Alexander Blauhut (47) needed a whole week after the flood disaster of July 14th until he found the strength to come back for the first time – to the cemetery in Bad Neuenahr-Ahrweiler (Rhineland-Palatinate). To the grave of his son Luke († 1). Here, where the flood raged particularly badly, knocking over tombstones, tearing out wooden crosses, washing up dirt, rubbish and even minibuses.
The father of the family had a bad premonition that actually came true: Lukas’ grave is gone! The plush bear, the cross, the white angel figure – everything above the earth has been washed away. A bare piece of earth was left behind.
“That knocks you out!” Says the family man as he now walks through the destroyed burial ground with BILD am SONNTAG reporters. “This place is sacred. It was like losing my son for the second time. I know this is bullshit. But it hurts, even if the flood hit others much harder. “
His wife Yvonne (38) is now looking for her son’s grave cross on Facebook – so far in vain. The cross read: Lukas Blauhut, born: February 2, 2013, died: April 13, 2014.
The boy suffered from a ruptured diaphragm, could not breathe alone – he was only 14 months old. His father: “I think of him so often. A moment of happiness was when he was able to eat plum jam himself for the first time with a spoon. “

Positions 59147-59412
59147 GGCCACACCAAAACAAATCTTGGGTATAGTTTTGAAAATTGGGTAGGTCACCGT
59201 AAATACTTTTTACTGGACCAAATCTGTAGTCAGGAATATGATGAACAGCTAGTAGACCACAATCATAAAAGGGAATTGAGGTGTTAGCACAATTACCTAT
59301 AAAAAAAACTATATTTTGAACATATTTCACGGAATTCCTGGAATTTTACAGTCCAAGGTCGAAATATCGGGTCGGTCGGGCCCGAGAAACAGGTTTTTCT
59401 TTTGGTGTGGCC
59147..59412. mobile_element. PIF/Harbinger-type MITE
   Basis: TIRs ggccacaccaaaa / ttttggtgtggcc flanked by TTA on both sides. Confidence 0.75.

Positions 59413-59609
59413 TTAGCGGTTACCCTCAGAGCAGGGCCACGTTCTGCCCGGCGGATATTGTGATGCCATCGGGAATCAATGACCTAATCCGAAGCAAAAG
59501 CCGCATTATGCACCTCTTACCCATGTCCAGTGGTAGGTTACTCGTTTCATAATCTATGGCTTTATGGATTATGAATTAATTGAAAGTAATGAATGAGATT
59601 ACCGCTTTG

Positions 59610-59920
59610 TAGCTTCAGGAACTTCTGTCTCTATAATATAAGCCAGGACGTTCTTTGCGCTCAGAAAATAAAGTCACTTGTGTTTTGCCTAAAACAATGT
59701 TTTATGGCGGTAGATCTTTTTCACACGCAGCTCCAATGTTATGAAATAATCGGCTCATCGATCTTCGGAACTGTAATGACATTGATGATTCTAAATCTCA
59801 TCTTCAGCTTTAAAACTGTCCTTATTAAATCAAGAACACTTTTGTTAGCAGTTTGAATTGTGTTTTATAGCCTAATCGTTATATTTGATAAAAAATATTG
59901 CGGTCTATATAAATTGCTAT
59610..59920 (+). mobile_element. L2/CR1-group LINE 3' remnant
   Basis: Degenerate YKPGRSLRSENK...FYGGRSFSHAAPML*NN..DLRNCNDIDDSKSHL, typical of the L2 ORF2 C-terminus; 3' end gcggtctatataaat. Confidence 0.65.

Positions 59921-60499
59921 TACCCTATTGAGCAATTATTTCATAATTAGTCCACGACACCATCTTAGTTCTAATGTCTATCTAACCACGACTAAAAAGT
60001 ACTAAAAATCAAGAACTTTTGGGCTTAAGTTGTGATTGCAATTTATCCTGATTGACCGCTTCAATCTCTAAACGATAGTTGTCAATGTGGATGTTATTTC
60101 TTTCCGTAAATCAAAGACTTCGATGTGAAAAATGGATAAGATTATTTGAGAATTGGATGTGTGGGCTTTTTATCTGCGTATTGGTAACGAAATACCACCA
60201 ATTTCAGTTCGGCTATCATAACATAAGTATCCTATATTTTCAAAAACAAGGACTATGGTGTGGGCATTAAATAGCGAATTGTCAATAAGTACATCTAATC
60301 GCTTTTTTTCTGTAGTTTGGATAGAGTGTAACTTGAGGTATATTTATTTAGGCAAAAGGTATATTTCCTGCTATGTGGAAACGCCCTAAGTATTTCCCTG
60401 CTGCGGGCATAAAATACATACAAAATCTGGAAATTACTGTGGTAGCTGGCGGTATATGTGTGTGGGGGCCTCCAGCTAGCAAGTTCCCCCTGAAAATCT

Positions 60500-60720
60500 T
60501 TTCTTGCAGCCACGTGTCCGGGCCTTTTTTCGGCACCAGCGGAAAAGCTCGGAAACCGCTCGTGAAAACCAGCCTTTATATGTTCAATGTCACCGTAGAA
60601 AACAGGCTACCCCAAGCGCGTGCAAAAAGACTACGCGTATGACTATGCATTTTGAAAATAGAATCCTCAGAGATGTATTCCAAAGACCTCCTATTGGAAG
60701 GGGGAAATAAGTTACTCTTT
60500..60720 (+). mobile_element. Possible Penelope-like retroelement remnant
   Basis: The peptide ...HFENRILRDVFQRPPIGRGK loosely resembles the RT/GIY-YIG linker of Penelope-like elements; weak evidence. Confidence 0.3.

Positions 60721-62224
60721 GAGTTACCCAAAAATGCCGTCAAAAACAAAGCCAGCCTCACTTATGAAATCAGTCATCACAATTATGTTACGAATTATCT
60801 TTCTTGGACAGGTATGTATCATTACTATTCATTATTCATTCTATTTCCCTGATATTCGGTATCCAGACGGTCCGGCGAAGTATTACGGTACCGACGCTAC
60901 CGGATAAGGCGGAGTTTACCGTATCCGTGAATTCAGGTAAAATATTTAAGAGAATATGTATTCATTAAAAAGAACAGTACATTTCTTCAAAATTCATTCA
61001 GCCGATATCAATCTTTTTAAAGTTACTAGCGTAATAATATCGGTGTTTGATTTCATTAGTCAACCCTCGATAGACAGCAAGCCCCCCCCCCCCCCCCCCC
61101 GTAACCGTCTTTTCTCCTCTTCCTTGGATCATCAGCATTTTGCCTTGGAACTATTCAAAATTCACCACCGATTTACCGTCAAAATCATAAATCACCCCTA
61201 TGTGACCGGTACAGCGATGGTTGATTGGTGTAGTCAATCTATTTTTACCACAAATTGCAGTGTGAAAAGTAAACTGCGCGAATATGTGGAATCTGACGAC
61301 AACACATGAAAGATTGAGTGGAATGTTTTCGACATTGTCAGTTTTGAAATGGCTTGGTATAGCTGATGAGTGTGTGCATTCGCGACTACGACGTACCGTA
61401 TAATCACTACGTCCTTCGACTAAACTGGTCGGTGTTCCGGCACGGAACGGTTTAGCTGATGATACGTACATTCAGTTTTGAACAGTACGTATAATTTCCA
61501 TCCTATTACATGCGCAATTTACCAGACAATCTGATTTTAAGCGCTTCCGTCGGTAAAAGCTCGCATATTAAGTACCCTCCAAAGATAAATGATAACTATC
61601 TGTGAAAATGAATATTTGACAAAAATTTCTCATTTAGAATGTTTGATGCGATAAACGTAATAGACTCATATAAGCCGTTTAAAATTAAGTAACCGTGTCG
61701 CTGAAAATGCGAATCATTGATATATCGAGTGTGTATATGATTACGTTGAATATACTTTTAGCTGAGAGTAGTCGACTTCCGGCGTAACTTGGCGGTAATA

The final resting place of the boy and many other people looks like it has been plundered. The old chapel has partially collapsed.
Many graves are simply gone. Local residents tell of how coffins swam through the streets on the night of the flood. A woman found dozens of grave crosses in her garden – but Luke’s was not among them.
When his father is standing between the graves and talking, the Bundeswehr suddenly approaches with wheel loaders. Soldiers remove wrecked cars and fallen trees. In this way the cemetery regains part of its dignity. Alexander Blauhut comes to the grave once or twice a month. His wife with Lukas’ siblings Emma (7) and Phil (10) even more often.
“We want to make the grave beautiful again soon,” says the family man. “First with a provisional cross, then with a stone.”